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hypophosphorous acid

20/08/2016    source£º    Author£º  Viewed£º482

Note: click on a word meaning below to see its connections and related words.

The noun has one meaning:


Meaning #1: a clear or yellow-colored monobasic acid (H3PO2)

Synonyms: phosphorous acid, orthophosphorous acid



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Wikipedia: hypophosphorous acid

Hypophosphorous acid


General

Systematic name Phosphinic acid

Molecular formula H3PO2

Molar mass 66.00 g/mol

Appearance and smell colorless, acrid, much like vinegar, lachrymator

CAS number 6303-21-5

Properties

Density and phase 1.274 g/cm3, liquid

Solubility in water miscible

Melting point 26.5 ¡ãC (299.5 K)

Boiling point 106 ¡ãC (379 K) decomp.

Acidity (pKa) 1.2

Viscosity¡¡? cP at ? ¡ãC

Structure

Molecular shape pseudo-tetrahedral

Dipole moment¡¡? D

Hazards

MSDS JT Baker

EU classification not listed

NFPA 704 232

Flash point non-flammable

RTECS number¡¡?

Supplementary data page

Structure and

properties n, ¦År, etc.

Thermodynamic

data Phase behaviour

Solid, liquid, gas

Spectral data UV, IR, NMR, MS

Related compounds

Related oxoacids Phosphorous acid

Phosphoric acid

Related compounds Sodium hypophosphite

Barium hypophosphite

Except where noted otherwise, data are given for

materials in their standard state (at 25 ¡ãC, 100 kPa)

Infobox disclaimer and references

Hypophosphorous acid is a phosphorus oxoacid and a powerful reducing agent. Inorganic chemists refer to the free acid by this name (also as "HPA") although its official IUPAC name is phosphinic acid. It is a colorless low-melting compound, which is soluble in water, dioxane, and alcohols. The formula for hypophosphorous acid is generally written H3PO2, but a more descriptive presentation is HOP(O)H2 which highlights its monoprotic character. Salts derived from this acid are called hypophosphites.


HOP(O)H2 exists in equilibrium with the minor tautomer HP(OH)2. Sometimes the minor tautomer is called hypophosphorous acid and the major tautomer is called phosphinic acid.



Preparation and availability

The acid is prepared industrially via a two step process. Hypophosphite salts of the alkali and alkaline earth metals result from treatment of white phosphorus with hot aqueous solution of the appropriate hydroxide, e.g. Ca(OH)2.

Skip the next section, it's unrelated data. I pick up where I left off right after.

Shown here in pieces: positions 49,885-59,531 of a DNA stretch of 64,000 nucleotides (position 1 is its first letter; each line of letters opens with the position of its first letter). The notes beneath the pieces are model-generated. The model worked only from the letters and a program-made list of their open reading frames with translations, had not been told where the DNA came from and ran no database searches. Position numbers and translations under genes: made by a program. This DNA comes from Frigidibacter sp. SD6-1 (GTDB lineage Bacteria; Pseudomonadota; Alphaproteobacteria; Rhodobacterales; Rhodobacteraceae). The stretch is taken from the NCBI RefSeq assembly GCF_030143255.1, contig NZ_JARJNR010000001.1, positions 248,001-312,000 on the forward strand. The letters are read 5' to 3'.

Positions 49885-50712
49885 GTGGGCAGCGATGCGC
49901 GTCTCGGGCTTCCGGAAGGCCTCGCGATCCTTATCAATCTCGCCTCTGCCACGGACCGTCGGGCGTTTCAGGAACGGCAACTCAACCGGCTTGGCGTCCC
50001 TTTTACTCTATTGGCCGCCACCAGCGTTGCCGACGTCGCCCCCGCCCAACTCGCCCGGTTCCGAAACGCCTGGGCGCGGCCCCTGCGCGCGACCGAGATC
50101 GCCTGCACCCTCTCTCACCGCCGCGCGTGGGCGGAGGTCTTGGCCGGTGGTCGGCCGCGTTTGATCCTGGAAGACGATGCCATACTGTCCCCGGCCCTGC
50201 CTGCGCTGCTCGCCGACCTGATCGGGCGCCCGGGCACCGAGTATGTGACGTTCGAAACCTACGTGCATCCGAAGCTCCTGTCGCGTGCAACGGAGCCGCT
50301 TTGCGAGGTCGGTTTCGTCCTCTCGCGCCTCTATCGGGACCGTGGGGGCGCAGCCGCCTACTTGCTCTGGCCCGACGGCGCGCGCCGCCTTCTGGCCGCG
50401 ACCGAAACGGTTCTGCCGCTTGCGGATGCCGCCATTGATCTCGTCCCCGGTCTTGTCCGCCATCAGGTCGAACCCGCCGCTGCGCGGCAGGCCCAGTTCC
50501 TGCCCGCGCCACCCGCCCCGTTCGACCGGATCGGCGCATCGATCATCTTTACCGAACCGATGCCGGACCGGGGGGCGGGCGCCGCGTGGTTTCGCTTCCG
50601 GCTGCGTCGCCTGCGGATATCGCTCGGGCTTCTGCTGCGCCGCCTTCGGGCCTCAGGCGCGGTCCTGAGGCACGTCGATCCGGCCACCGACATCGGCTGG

P4 + 4OH− + 4H2O ¡ú 4H2PO2− + 2H2

The free acid may be prepared by the action of a strong acid on these hypophosphite salts.


H2PO2− + H+ ¡ú H3PO2

Alternatively, H3PO2 arises by the oxidation of phosphine with iodine in water.


PH3 + 2I2 + 2H2O ¡ú H3PO2 + 4I− + 4H+

HPA is usually supplied as a 50% aqueous solution.



Uses

Hypophosphorous acid is used in the formulation of pharmaceuticals, discoloration of polymers, water treatment, retrieval of precious or non-ferrous metals. Its main use is for electroless plating; i.e. deposition of metal films from solution. In organic chemistry, H3PO2 best known for their use in the reduction of arenediazonium salts, converting ArN2+ to Ar-H.[1][2] When diazotized in a concentrated solution of hypophosphorous acid, an amine substituent can be removed from arenes, selectively over alkyl amines.



DEA List I chemical status

Because hypophosphorous acid can reduce elemental iodine to form hydroiodic acid, which is a reagent effective for reducing ephedrine or pseudoephedrine to methamphetamine,[3] the United States Drug Enforcement Administration designated hypophosphorous acid (and its salts) as a List I precursor chemical effective November 16, 2001.[4] Accordingly, handlers of hypophosphorous acid or its salts in the United States are subject to stringent regulatory controls including registration, recordkeeping, reporting, and import/export requirements pursuant to the Controlled Substances Act and 21 CFR ¡ì¡ì 1309 and 1310.[4][5][6]



Inorganic and organic derivatives

Numerous derivatives are known in which the two hydrogen atoms directly bound to phosphorus are replaced by organic groups. These derivatives are known as phosphinic acids, and their salts as phosphinates. For example, formaldehyde and H3PO2 react to give (HOCH2)2PO2H. The reaction is akin to the addition of thiols and HCN to aldehydes. Similarly, it adds to Michael acceptors, for example with acrylamide it gives H(HO)P(O)CH2CH2C(O)NH2.


Few metal complexes have been prepared from H3PO2, one example is Ni(O2PH2)2.



Sources

Cotton, F. Albert; Wilkinson, Geoffrey; Murillo, Carlos A.; Bochmann, Manfred (1999). Advanced Inorganic Chemistry (6th Edn.) New York:Wiley-Interscience. ISBN 0-471-19957-5.

ChemicalLand21 Listing

D. E. C. Corbridge "Phosphorus: An Outline of its Chemistry, Biochemistry, and Technology" 5th Edition Elsevier: Amsterdam. ISBN 0-444-89307-5.

V. V. Popik, A. G. Wright, T. A. Khan, J. A. Murphy "Hypophosphorous Acid" in Encyclopedia of Reagents for Organic Synthesis (Ed: L. Paquette) 2004, J. Wiley & Sons, New York. DOI: 10.1002/047084289.


References

^ Robison, M. M.; Robison, B. L. (1956). "2,4,6-Tribromobenzoic acid". Org. Synth. 36:94; Coll. Vol. 4:947.

^ Kornblum, N. (1941). "3,3'-Dimethoxybiphenyl and 3,3'-dimethylbiphenyl". Org. Synth. 21:30; Coll. Vol. 3:295.

^ Gordon, P.E.; Fry, A.J.; Hicks, L.D. Further studies on the reduction of benzylic alcohols by hypophosphorous acid/iodine. 23 August 2005. ARKIVOC 2005 (vi) 393-400. ISSN 1424-6376.

^ a b 66 FR 52670¡ª52675. 17 October 2001.

^ 21 CFR 1309

^ 21 USC, Chapter 13 (Controlled Substances Act)


External links


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